Red-breasted Nuthatches are small songbirds with a lovely orange underbelly. These are tiny birds with short tails and nearly no neck.

Northern North America, the upper northeast, and the western highlands are home to these little nuthatches. During the cold season, though, they can appear practically everywhere.

These birds will go wherever they are required to ensure that they have sufficient food. They’ve been spotted as far south as the Gulf of Mexico and as far north as Mexico in recent years!

Red-breasted Nuthatches are frequently located in pine woods in Michigan. White-breasted Nuthatches, on the other hand, like evergreen woodlands as their preferred habitat.

6. Eastern Towhee

Eastern Towhee

Eastern Towhees are big sparrows with a black neck, back, and head, long tails, reddish-orange flanks, and a white stomach in the males. Females are identical to males but have brown hair rather than black.

Eastern Towhees spend the whole year in the southern United States, although birds from farther north migrate south for the wintertime. They may only be seen in the western portion of their territory in the cold season.

Eastern Towhees can be spotted near the boundaries of woodlands and thickets, searching through the undergrowth. If your backyard has overgrown boundaries, Eastern Towhees might visit feeders for falling seeds, as well as platform feeders containing cracked corn, hulled sunflower seeds, black oil sunflower seeds, and millet.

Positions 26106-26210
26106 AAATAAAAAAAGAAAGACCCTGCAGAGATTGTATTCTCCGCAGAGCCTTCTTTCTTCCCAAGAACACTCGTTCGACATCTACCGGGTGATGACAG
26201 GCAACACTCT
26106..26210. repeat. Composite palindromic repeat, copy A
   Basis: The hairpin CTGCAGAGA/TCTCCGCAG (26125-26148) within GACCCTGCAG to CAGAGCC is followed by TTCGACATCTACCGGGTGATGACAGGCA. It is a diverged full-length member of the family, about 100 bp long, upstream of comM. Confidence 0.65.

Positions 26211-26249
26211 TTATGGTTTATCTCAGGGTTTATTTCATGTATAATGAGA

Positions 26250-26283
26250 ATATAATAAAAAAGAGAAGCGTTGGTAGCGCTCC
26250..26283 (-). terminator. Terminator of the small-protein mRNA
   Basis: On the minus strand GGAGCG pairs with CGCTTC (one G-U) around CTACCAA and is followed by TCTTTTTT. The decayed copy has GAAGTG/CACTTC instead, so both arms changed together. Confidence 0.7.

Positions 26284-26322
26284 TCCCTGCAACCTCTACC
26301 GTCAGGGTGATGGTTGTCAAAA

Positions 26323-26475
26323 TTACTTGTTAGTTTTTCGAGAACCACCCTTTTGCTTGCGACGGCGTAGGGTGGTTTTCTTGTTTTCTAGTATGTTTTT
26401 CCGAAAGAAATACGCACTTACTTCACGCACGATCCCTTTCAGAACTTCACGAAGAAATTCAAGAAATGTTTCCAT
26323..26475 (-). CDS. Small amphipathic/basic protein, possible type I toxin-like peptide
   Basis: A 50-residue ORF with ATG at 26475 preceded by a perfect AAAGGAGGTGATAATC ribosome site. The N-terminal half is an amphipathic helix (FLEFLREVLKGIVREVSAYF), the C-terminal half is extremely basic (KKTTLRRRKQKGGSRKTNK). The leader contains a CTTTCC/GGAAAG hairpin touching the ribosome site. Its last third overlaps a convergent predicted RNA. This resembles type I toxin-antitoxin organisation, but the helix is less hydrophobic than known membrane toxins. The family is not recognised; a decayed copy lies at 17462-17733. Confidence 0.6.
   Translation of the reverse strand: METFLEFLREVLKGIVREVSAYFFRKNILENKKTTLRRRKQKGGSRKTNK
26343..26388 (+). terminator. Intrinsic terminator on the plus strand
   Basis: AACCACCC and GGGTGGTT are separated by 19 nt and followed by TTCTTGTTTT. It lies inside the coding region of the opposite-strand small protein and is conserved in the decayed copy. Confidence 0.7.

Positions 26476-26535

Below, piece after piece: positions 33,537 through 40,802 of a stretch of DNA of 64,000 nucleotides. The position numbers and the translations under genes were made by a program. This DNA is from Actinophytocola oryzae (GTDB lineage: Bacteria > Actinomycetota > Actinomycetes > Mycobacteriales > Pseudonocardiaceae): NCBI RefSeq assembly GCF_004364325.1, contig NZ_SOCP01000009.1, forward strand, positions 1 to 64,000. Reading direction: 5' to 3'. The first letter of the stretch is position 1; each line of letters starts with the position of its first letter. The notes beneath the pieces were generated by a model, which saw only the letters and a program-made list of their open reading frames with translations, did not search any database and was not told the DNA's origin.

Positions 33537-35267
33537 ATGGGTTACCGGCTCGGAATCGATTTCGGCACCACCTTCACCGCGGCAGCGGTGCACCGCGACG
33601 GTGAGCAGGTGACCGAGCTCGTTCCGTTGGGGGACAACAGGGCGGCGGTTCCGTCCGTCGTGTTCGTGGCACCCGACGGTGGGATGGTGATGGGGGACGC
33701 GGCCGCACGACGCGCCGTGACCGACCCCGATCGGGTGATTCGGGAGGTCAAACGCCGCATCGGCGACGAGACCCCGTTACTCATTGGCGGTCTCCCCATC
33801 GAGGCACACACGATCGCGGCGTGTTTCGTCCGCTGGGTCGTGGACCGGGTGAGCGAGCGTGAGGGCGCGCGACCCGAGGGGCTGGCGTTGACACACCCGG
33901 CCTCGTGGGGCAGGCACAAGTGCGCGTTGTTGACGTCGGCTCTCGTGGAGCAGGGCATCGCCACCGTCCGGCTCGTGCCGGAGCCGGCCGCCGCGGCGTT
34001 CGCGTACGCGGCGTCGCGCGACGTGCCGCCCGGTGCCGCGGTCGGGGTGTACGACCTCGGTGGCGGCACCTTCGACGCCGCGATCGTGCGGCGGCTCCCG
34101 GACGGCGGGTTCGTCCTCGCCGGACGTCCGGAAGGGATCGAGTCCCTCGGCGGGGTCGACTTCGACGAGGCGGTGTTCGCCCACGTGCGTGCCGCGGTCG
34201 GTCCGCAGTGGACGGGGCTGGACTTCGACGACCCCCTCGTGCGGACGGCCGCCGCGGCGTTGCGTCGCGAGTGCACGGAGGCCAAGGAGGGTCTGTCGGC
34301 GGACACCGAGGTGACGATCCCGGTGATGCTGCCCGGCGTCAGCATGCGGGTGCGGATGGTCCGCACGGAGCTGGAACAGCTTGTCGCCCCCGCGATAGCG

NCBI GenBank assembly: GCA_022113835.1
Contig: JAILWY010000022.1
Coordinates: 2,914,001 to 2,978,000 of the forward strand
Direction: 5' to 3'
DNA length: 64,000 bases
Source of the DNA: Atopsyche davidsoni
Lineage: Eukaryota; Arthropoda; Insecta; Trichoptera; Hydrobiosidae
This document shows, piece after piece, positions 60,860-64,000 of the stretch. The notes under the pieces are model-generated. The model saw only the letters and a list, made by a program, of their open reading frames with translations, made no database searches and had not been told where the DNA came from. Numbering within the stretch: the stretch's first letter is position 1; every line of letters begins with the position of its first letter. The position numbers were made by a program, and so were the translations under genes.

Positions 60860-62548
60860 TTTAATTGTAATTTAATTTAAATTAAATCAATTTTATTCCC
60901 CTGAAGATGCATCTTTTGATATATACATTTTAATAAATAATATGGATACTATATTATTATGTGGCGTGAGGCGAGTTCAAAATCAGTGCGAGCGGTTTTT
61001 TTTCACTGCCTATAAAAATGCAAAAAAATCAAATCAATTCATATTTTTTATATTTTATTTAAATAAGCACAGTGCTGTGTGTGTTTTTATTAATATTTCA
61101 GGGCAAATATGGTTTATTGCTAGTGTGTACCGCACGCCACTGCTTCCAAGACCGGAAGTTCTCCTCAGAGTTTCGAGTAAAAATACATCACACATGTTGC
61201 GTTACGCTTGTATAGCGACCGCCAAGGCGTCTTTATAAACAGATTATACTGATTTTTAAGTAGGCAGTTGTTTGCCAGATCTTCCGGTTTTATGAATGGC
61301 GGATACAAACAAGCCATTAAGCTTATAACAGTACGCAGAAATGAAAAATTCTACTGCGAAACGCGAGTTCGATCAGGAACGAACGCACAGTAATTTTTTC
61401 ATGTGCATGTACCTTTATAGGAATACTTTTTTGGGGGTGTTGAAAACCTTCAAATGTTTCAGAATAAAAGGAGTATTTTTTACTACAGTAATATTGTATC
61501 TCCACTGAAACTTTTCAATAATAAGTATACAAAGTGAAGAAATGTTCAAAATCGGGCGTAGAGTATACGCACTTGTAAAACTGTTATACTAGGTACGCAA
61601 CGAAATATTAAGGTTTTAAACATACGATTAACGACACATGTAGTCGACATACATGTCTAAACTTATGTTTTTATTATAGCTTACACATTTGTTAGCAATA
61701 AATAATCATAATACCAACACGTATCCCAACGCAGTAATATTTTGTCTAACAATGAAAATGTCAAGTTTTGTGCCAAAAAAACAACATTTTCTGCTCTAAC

7. American Redstart

American Redstart

American Redstarts have a white lower abdomen and are black and colorful birds. Females are olive-gray with yellow spots rather than black.

They have a large breeding habitat that stretches from eastern US states and Canada to western US states including Canada. Throughout the migration, they can be spotted in central states.

In Michigan, their vivid orange color makes them easy to detect!

They can be observed eating bugs in deciduous forests as well as fruits such as magnolia and serviceberry in backyards and thickets.

8. Blackburnian Warbler

Blackburnian Warbler

Male Blackburnian Warblers are orange and black in color, with orange throats and facial markings, black wings and backs, and a white abdomen with black streaks.

Females are more yellow than males. On either side of their forehead, around their eyes, they have prominent black triangles.

During migration, Blackburnian Warblers, like several other warblers, can be spotted in eastern US states. They pair across Canada and the northern United States, with some reproducing as far south as Virginia and North Carolina. Their winters were spent in South America.